In an exclusive interview, Dr Pawan Goenka said the government now has over 100 space start-ups registered with it compared to just 30 two years ago

Looks like India’s private space sector will begin the new year with a high. With a slew of high-octane activities lined up, it is determined to keep the momentum going well into the next year, said IN-SPACe chairperson Pawan Goenka.

The next big launch this month will come with Chennai-based start-up Agnikul, which will lift off its sub-orbital rocket ‘Agnibaan’ from the newly-designed launch-pad.

In an exclusive interview to News18, Dr Goenka said the government now has over 100 space start-ups registered with it compared to just 30 two years ago. “We have also received over 150 applications for carrying out launches, designing ground stations, and using ISRO’s facilities. Clearly, the beginning has happened,” he said emphatically.

A host of start-ups have tested and demonstrated their space technologies over the last six months with support from government-run Indian Space Research Organisation (ISRO). From building satellites to designing launch-pads, and mission control centres, they are now even ready to send their rockets into space.

Thrust On Smaller Satellites

While ISRO’s PSLV and GSLV will continue to be carriers of large payloads for big missions, the private sector will mainly tap into demand for launch of smaller satellites. “Lot of new satellites will be smaller, and that’s where the thrust of private sector is. So, for that, we will have the SSLV and the rockets being developed by start-ups like Skyroot, which will test its Vikram-series rocket for orbital flight next year and then Agnikul,” he noted.

Such launch vehicles will carry satellites weighing less than 500 kg into the low-earth orbit at an altitude of 500-600 km. They will be cost-effective, and convenient to build in short time. Asked about SSLV’s unsuccessful maiden flight in August, Dr Goenka said, “Too much is being made of the first launch. It was a developmental mission — and there are two more test flights to go. Hopefully, the second one happening towards year-end will fix the problem we encountered in the first, before we declare SSLV ready for use.”

Eyeing Larger Share of Global Space Economy

The global space economy is growing upwards of $350 billion while India’s share stands at only 2%, which the Indian National Space Promotion and Authorisation Centre (IN-SPACe) is determined to increase.

“It is currently about $7-8 billion. But we would like to see it multiply enough so that we get a fair share in the global space economy. For that, private sector will have to play a major role,” he added.

Not just rocket launches, the nodal agency also has plans to leverage the power of space to improve day-to-day life of people. Disaster management, agriculture, urban planning, navigation — it is looking to monetise the massive space data, which is being used for various applications with the help of start-ups.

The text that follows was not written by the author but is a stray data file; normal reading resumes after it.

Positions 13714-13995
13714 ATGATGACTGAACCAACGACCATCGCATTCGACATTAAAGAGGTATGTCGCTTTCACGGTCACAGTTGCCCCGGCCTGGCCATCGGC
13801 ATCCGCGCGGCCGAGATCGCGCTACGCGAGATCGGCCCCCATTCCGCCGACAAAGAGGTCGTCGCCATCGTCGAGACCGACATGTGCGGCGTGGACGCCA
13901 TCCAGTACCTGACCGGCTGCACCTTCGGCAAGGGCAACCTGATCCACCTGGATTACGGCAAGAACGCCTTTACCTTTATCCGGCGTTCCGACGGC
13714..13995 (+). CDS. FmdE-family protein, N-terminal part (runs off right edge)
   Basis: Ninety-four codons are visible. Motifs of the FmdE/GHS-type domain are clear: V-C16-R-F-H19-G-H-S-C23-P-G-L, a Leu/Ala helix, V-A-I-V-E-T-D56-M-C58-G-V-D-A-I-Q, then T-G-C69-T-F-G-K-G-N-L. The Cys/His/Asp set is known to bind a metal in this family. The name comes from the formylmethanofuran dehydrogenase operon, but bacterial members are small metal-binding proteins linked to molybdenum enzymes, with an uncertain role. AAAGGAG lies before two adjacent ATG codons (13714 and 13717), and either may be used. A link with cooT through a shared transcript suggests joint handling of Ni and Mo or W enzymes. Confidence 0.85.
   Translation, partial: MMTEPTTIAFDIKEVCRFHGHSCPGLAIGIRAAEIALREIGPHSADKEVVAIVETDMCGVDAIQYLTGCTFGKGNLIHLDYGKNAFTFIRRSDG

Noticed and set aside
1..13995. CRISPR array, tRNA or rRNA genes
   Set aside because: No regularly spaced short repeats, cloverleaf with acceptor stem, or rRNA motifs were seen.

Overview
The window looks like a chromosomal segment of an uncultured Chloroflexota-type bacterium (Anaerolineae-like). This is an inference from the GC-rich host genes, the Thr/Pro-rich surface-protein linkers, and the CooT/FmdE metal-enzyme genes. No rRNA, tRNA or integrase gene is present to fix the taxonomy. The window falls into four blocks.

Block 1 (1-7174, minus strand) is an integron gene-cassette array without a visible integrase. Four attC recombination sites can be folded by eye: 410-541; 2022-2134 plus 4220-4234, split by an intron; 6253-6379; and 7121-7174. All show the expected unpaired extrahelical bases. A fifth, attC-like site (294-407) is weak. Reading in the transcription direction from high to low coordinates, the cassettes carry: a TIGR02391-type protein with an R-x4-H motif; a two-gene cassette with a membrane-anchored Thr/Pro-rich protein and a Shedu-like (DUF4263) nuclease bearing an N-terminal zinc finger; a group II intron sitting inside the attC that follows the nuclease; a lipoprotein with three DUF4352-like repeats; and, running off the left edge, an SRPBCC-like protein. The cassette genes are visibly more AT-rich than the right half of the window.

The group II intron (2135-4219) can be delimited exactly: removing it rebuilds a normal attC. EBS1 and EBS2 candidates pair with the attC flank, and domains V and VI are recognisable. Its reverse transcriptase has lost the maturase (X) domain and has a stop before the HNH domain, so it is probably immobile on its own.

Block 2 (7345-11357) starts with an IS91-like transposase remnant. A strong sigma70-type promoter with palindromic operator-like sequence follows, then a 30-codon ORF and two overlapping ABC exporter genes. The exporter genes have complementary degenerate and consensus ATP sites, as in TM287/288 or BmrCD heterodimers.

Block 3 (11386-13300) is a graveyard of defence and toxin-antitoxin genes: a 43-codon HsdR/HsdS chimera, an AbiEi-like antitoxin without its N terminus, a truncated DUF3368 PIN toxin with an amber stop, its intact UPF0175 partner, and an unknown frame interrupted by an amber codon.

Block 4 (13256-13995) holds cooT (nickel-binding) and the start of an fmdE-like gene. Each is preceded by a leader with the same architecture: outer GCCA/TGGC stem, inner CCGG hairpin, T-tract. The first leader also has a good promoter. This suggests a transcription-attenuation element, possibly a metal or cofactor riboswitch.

Growing Investor Interest

The recent success of the private space missions has also piqued the interest of investors. According to Dr Goenka, there has been $110 million investment in space start-up ecosystem this year alone, which is “much more than the cumulative investment that has happened until now”.

“The investor interest is going up. Lot of queries are coming in from investors. There is definitely optimism. But the work is far from done,” he said, highlighting that eventually, it is the investors who will have to carry the day in terms of funding, and IN-SPACe will play a major role in instilling that confidence in them. The nodal space agency inked its biggest commercial deal this year with the launch of 36 satellite for British satellite giant One-Web.

Elaborating on the initiatives being planned to support the space start-ups, Dr Goenka also a former MD of automobile giant Mahindra & Mahindra said the government is looking to bring some kind of discount on the use of ISRO’s facilities by private sector for a limited period so that they can come up to speed. “It will be announced fairly soon. Second, we are working on developing a seed fund to provide a small grant to new start-ups before they go in for their own angel or seed funding. Just to get them started,” he added.

A Beginning…

India had a late start for the private space sector to come in as technology provider. Many countries have had that for a long time. Nonetheless, it took its first step by opening up the sector for private participation in 2020. Buoyed by the recent success of its first privately-built rocket Vikram-S by Skyroot followed by Thybolt mission of Dhruva Space, the sector is now seeking its moment of glory.

“This was a start. But now we have to ramp up very quickly. If the space economy is $400 billion, and we are at $8 billion, then there is a lot of room to grow. Next 2-3 years will be critical to see in how much momentum we pick up. If we saw 5-6 launches this year, we would like to see it multiply next year, and see more investment too,” he said emphatically.